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Author Name: Ifedigbo Nze Sylva
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Now that kidnapping has assumed a new dimension
Author: Ifedigbo Nze Sylva | February 16, 2009

Security tops as one of President YarâAduaâs seven point agenda which many have described as seven âsleepingâ agendaâs due to the lack of any clear cut direction from the Government towards the actualization of any. Security like the other six ill fated agendaâs of the Government has remained a huge challenge and with every passing day, it becomes increasingly apparent from occurrences that the Country in not only insecure, but its level of insecurity is actually assuming graver dimensions. If perhaps in our uniquely Nigerian nature of deemphasizing issues or better put getting use to situations such that we now begin to consider them a normal way of life, we consider things like armed robbery, car snatching, burglary, one chancing, and such other serious everyday issues of insecurity as trivial, one which we can not afford to threat with the same kid gloves is the issue of Kidnapping which is gradually assuming the status of a trade in Nigeria today. Before now, it was considered a Niger Delta problem. It started with the kidnap of white expatriate workers by so called Niger Delta activists, who we now know (from their activities), to be essentially criminals, then to traditional rulers and children of top government functionaries including infants as well as their aged parents. On each occasion, a huge ransom is demanded, often running into millions of naira. Though the release of the victims was always effected, Government always claimed it had not paid any body the demanded ransom. Perhaps taking a cue from the largely successful exploits of their brothers in the Niger Delta, the youths in the South East soon adopted the trade and it soon became common news to hear of the disappearance of business magnets and notable persons with the accompanying demand of some millions of Naira. The trade has even assumed a dimension in which one didnât need to be white, or to be a politician or a business mogul to be a victim, just any body with a hostage value whose relatives can raise some money were kidnapped including priests and religious leaders. It has even been speculated in some quarter that some people now arrange to be kidnapped so as to either force money out of their parents or their employers. So has the kidnapping business become so lucrative under the nose of a Government that claims security is one of its agenda. Never have we heard that the kidnappers were rounded up by security operatives and the hostages released. All we hear is about some negotiations and subsequent release with a claim by Government that the demanded ransom was not paid. How then was the magic done? We all knew the government was instead of uprooting this weed from its root busy taking the easy was out of negotiating and doing business with kidnappers. It is thus safe to state that the Government legitimized the kidnap trade and because it was that good, many more youths joined in and now we have a monster that threatens to do us all in. All along, many commentators had called on the government to take drastic steps to end the trend to no avail. The advice was borne out of the strong fear that if the kidnappers ventured out of their bases in the south south and south east and succeeded, we might as well have on our hands a problem in the magnitude of post Saddam Iraq. The first indication that we have clearly gotten to that level came yesterday (Thursday feb 12th) in the kidnapping right here in the hitherto thought safe capital city of Abuja of the daughter of one of our Federal Law makers from her base at the University of Abuja. With the kidnap came the demand for 100million naira and characteristically, the family and our security operatives are currently negotiating-beating down the price- to secure her release, instead of utilizing every machinery at their disposal to track down these rascals. I suspect that a fair enough price would soon be reached and the girl will be released. While I understand the anxiety the family of the victim are enveloped in and how satisfied they would be to have back their daughter at whatever cost, I fear that such a successful trail will open the doors for many others as it will boost the confidence of the kidnappers who would now conclude that Abuja was not a âno go areaâ after all. The consequence is better imagined. It means that virtually all our political office holders who have moved their aged parents and relatives with any hostage value whatsoever to Abuja for safety might as well begin to seek for alternative measures. Think also of the Children in primary and secondary schools, and their working wives. Perhaps they would soon be requiring the services of armed police men to escort them every where. This is really not the kind of society you want to live in whether or not you fall into the category of people that could be kidnapped. Insecurity of lives and property is a matter that affects all and now that we are having it happen very close to those whose duty it is to fashion ways of stopping it, shall we now expect a proactive response? Kidnapping has remained attractive because it is lucrative. If the kidnappers never get their demands no matter how beaten down during the so called negotiation process, they would not remain in the trade. And because our security operatives have showed utter incapability to in the process of discussing with these hoodlums round them up, none is discouraged to join. I however wish to opine that if the demands are not paid, kidnapping will stop. All we need is some courage on the part of both Government and the families of victims. The people doing these things are normal human beings not some lunatic or mentally deranged persons whose actions can not be predicted. Because they do not have any motive other than to make easy money, I donât believe that they will harm their victims in any way and reports till date does not indicate that any hostage has even been at the least maltreated. In addition, stiffer penalties must be spelt out for kidnapping. A few days ago, the River State Governor whose domain is sort of the safe haven of kidnapers suggested a death sentence which I wish to agree to. Until kidnappers understand that the penalty for what they do is that heavy, they would not be discouraged. But it does not stop there. Laws have to be made operational and you can only test a law when you have a suspect and this is where our security operatives come in. kidnappers are criminals and I do not believe our laws allows for criminals to be pampered. They must be hunted down and made to face the law if we hope to end this senselessness. These persons live among us in the society, they make phone calls that can be traced, and they lodge their loot in bank accounts and spend same here in the country. The police, SSS , Civil defense Corps and indeed the Army must wake up to their responsibilities of protecting the lives and property of Nigerians. If we can not handle this, what then is the justification for the huge sums voted to these organizations yearly? With our daily crude output dropping from 2.5 million barrels to about 1.4 million barrels and oil companies pulling out expatriate oil workers out of the Niger delta for good as a result of the activities of kidnappers, the challenges we face as a nation especially in the face of worsening global economic meltdown which has seen crude prices drop to as low as 35 dollars per barrel can not be over emphasized. Mr. President and his team must now show Nigerians that security is not just another accidental idea of one of his personal assistants who drafted the seven points, but a genuine carefully thought out objective of this administration. It wouldnât tell well of this administration if we all are forced to go hiring personal body guards for our security just like we now depend on personal generators for power. Sylva Nze Ifedigbo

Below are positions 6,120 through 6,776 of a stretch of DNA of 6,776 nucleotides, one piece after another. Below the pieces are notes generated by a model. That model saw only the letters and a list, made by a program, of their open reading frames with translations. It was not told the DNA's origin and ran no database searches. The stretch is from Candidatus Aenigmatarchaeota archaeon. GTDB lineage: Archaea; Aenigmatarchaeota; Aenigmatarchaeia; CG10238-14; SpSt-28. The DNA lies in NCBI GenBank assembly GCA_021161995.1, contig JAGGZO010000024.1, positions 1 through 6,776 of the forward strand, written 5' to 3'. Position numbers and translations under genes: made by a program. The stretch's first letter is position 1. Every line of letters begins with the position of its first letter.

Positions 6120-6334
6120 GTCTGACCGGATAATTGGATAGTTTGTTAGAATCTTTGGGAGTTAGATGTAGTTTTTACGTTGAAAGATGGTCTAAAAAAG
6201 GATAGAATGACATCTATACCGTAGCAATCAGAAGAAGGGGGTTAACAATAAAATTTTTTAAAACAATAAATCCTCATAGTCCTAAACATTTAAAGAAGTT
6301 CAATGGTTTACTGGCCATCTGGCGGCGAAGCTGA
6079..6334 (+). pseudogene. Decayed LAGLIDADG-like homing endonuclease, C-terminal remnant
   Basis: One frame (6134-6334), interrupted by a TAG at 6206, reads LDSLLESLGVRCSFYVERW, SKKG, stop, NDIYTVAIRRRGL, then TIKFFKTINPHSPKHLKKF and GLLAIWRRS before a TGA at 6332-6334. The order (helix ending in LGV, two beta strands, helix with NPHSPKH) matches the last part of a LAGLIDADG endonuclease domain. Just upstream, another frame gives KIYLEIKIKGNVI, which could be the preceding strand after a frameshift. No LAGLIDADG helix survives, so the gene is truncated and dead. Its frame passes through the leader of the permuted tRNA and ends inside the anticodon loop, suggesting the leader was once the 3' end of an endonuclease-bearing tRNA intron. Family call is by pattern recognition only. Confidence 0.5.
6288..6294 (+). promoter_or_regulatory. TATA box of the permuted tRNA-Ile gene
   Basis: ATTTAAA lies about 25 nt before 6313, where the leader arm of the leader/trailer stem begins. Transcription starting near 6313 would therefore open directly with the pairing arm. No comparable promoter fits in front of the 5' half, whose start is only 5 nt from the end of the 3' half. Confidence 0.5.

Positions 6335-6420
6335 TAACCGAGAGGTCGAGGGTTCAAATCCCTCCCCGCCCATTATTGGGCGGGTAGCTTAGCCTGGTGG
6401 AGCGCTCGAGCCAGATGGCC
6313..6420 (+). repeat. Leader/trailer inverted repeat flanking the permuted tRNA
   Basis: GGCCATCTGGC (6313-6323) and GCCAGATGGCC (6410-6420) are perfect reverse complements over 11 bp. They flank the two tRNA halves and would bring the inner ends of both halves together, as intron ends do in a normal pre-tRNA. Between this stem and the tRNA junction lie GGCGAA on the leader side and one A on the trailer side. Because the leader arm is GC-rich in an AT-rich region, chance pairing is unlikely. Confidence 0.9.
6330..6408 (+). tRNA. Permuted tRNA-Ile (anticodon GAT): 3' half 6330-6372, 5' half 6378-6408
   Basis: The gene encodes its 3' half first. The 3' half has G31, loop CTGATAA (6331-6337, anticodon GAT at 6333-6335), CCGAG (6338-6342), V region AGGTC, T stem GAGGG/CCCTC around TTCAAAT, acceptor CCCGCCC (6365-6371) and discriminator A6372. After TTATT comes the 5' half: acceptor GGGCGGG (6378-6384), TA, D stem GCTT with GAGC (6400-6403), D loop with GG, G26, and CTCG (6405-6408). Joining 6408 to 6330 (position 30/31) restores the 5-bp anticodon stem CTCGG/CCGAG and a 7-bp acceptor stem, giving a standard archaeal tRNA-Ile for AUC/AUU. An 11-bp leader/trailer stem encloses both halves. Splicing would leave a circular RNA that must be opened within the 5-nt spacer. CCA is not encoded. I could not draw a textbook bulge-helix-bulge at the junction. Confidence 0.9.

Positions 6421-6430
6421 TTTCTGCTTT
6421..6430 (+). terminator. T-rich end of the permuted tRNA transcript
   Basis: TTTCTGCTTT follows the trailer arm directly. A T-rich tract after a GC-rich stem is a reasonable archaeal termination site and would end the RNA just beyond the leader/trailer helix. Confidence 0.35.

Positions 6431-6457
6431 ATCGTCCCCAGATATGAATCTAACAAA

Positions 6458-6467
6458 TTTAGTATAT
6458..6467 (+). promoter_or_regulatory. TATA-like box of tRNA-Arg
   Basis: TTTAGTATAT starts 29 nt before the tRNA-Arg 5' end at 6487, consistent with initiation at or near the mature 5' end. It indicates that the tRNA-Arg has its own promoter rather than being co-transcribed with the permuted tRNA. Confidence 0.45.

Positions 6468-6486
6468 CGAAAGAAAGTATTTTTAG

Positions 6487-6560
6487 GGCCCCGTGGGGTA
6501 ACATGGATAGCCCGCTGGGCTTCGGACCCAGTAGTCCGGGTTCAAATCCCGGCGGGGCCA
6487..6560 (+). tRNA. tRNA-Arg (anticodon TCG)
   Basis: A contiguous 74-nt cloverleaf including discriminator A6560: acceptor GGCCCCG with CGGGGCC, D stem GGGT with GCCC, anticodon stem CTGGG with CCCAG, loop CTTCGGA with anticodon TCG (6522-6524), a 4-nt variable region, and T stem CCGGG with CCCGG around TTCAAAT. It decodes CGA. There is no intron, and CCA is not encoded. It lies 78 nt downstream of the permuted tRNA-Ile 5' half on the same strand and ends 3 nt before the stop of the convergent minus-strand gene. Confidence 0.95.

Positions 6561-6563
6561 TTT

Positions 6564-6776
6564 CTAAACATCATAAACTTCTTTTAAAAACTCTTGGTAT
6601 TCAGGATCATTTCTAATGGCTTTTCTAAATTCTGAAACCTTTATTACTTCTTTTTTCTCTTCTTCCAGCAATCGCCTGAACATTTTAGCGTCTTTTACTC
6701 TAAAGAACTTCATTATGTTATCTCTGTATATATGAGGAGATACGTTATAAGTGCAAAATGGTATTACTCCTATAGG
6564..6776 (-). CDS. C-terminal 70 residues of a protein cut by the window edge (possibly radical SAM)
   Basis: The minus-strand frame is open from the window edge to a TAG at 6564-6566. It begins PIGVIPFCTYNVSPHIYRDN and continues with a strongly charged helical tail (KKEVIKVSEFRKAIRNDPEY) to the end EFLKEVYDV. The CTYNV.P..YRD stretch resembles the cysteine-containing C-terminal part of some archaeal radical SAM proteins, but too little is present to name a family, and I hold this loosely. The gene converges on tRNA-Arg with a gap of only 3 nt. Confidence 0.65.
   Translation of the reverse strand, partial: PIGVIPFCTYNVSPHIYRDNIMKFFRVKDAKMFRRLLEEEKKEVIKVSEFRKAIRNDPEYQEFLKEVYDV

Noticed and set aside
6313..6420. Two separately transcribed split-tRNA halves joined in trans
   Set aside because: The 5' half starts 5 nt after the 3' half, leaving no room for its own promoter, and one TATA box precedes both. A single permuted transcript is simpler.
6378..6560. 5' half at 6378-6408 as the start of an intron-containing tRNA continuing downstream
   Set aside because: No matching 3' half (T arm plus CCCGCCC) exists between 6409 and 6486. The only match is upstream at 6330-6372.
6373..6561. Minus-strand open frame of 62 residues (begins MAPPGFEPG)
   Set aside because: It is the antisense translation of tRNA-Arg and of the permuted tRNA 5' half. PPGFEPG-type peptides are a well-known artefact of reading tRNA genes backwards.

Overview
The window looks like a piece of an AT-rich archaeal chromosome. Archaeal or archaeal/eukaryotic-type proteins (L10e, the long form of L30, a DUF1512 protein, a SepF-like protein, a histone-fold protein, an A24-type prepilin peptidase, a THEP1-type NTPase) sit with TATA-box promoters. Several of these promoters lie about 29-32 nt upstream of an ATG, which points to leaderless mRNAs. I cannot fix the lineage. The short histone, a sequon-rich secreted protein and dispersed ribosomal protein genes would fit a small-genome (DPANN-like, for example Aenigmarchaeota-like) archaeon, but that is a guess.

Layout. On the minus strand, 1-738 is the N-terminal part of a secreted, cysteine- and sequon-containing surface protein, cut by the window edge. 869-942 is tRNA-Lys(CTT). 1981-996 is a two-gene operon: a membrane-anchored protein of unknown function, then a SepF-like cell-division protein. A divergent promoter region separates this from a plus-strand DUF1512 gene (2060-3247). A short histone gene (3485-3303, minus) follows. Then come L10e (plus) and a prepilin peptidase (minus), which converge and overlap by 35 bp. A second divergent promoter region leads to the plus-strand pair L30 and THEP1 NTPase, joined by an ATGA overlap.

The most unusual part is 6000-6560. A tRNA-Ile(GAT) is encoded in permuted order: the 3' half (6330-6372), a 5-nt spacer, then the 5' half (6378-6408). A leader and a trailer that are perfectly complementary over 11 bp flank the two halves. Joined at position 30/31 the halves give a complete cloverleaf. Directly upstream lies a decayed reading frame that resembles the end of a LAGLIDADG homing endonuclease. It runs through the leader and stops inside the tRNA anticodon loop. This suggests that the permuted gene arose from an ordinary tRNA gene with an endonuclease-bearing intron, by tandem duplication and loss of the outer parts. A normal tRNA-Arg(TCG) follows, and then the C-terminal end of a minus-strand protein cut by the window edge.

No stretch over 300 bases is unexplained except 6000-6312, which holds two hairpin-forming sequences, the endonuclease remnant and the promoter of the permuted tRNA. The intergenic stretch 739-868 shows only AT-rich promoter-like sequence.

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"Coming In From The Cold" - J.O.J.    Pomona, California, U.S.A.    February 17, 2009
Thank you Mr. Sylva Nze Ifedigbo. I have read a couple of your articles and you are one out of a few Nigerians that I dearly and truely respect.

I only wish someone like you can get into a position of power and help do the right things for our nation. You seem to be watching and very concerned with a lot of societal problems Nigeria faces.

I like your intelligent analyses of these problems and the solutions that you proffer. Thank you.

President Yar'Adua doesn't have time to solve our nations' problems as he is so consumed with taking care of his health. All he does is, once in a while, issue some rhetorics to show semblance of being concerned, but with no follow up.

The bottomline is that Nigeria has a foundational problem. The problem is rule of law and its enforcement. As long as we have this centralized Nigerian Police Force (NPF), we will go nowhere. The NPF WILL NOT and CANNOT work, period.

How can it work? Up till today, the NPF has not been able to fish out the criminals who killed Chief Bola Ige, the number one law enforcement officer of our nation. And you think they don't know?

Each state MUST have it's own PF for adequate law enforcement. It can be designed so the state governor cannot use the state police to intimidate his or her opponents, which is what most people fear about state police.

But we know the people who don't want that to happen; and we know why. They know that, with state police, there will no longer be domination, manipulation and intimidation from the center, and each state will be able to develop and progress at a different but progressive rate.

Any state with adequate law enforcement will curb crimes better, protect lives and property better, have peace, encourage investment, progress faster, etc. There may be some downside to having state police (nothing is perfect), but progress will be enhanced.

The people at the top are enjoying the rot and the inadequacy of our current system. What do you expect from a government that lies about how they negotiate with these kidnappers?

Nigeria remains the laughing stock of Africa. We are supposed to be the nation that should dictate the tune in Africa. Nigeria remains the colossus with the feet of clay. When Nigeria sneezes, no country in Africa catches anything; instead Nigeria itself has headache.